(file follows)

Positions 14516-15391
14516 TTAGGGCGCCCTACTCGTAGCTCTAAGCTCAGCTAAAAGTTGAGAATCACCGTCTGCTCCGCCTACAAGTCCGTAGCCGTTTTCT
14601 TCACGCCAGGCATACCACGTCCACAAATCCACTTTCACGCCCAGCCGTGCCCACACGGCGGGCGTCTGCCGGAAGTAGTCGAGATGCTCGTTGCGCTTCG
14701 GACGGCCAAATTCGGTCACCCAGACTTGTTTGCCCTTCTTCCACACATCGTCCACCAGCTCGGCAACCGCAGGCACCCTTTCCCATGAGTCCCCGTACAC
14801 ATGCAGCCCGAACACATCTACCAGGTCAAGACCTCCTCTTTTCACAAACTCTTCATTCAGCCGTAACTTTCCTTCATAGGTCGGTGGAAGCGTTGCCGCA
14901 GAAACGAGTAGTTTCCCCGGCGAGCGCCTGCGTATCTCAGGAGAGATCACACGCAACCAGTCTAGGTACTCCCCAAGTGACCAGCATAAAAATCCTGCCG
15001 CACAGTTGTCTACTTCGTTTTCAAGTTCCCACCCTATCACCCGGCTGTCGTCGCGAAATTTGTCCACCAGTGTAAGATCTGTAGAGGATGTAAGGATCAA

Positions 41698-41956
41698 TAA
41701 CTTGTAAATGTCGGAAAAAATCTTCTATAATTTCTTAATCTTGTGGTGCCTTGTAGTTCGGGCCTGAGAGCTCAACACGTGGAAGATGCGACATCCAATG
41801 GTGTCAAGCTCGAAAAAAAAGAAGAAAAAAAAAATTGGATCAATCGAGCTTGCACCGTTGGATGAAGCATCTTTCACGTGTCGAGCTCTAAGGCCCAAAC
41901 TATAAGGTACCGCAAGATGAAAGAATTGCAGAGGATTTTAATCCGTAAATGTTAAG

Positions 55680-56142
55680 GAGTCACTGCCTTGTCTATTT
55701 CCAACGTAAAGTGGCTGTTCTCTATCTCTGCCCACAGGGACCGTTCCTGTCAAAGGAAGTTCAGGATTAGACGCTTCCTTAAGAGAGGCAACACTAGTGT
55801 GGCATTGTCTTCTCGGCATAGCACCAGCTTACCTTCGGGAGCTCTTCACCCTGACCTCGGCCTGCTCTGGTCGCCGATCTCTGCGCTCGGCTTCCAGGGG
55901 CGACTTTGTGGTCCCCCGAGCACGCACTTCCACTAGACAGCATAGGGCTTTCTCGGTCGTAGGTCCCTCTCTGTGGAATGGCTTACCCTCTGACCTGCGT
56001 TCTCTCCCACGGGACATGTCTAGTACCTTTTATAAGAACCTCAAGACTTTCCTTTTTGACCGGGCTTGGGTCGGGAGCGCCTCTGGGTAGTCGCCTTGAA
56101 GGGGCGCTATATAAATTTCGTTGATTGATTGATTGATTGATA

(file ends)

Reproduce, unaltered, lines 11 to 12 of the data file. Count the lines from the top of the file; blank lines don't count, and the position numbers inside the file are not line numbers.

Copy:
41801 GTGTCAAGCTCGAAAAAAAAGAAGAAAAAAAAAATTGGATCAATCGAGCTTGCACCGTTGGATGAAGCATCTTTCACGTGTCGAGCTCTAAGGCCCAAAC
41901 TATAAGGTACCGCAAGATGAAAGAATTGCAGAGGATTTTAATCCGTAAATGTTAAG